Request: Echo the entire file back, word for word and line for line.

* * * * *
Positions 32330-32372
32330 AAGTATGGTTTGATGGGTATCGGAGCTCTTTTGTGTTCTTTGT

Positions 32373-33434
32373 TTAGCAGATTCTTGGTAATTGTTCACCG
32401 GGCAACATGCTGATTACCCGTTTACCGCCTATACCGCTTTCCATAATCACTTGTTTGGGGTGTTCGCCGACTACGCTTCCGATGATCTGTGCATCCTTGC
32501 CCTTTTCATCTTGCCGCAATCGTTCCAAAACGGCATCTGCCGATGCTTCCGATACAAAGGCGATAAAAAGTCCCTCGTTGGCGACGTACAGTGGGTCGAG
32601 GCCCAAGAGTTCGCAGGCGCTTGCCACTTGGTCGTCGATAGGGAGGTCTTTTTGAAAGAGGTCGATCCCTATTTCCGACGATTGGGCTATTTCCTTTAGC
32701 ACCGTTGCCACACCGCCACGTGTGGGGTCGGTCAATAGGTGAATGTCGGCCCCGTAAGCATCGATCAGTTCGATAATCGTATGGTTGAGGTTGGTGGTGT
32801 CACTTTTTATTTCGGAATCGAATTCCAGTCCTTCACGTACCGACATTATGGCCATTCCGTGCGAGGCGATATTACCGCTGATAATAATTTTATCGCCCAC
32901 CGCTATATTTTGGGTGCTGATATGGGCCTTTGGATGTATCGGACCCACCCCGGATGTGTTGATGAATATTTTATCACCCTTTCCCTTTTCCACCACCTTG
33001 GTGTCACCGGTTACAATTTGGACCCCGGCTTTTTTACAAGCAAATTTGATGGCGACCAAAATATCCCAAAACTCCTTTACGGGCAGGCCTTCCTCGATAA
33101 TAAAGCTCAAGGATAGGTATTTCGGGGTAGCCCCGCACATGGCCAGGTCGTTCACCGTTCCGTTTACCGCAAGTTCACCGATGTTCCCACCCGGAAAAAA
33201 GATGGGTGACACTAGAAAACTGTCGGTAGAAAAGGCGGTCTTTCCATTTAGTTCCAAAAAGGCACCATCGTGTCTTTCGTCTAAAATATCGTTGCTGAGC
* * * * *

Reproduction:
Positions 32330-32372
32330 AAGTATGGTTTGATGGGTATCGGAGCTCTTTTGTGTTCTTTGT

Positions 32373-33434
32373 TTAGCAGATTCTTGGTAATTGTTCACCG
32401 GGCAACATGCTGATTACCCGTTTACCGCCTATACCGCTTTCCATAATCACTTGTTTGGGGTGTTCGCCGACTACGCTTCCGATGATCTGTGCATCCTTGC
32501 CCTTTTCATCTTGCCGCAATCGTTCCAAAACGGCATCTGCCGATGCTTCCGATACAAAGGCGATAAAAAGTCCCTCGTTGGCGACGTACAGTGGGTCGAG
32601 GCCCAAGAGTTCGCAGGCGCTTGCCACTTGGTCGTCGATAGGGAGGTCTTTTTGAAAGAGGTCGATCCCTATTTCCGACGATTGGGCTATTTCCTTTAGC
32701 ACCGTTGCCACACCGCCACGTGTGGGGTCGGTCAATAGGTGAATGTCGGCCCCGTAAGCATCGATCAGTTCGATAATCGTATGGTTGAGGTTGGTGGTGT
32801 CACTTTTTATTTCGGAATCGAATTCCAGTCCTTCACGTACCGACATTATGGCCATTCCGTGCGAGGCGATATTACCGCTGATAATAATTTTATCGCCCAC
32901 CGCTATATTTTGGGTGCTGATATGGGCCTTTGGATGTATCGGACCCACCCCGGATGTGTTGATGAATATTTTATCACCCTTTCCCTTTTCCACCACCTTG
33001 GTGTCACCGGTTACAATTTGGACCCCGGCTTTTTTACAAGCAAATTTGATGGCGACCAAAATATCCCAAAACTCCTTTACGGGCAGGCCTTCCTCGATAA
33101 TAAAGCTCAAGGATAGGTATTTCGGGGTAGCCCCGCACATGGCCAGGTCGTTCACCGTTCCGTTTACCGCAAGTTCACCGATGTTCCCACCCGGAAAAAA
33201 GATGGGTGACACTAGAAAACTGTCGGTAGAAAAGGCGGTCTTTCCATTTAGTTCCAAAAAGGCACCATCGTGTCTTTCGTCTAAAATATCGTTGCTGAGC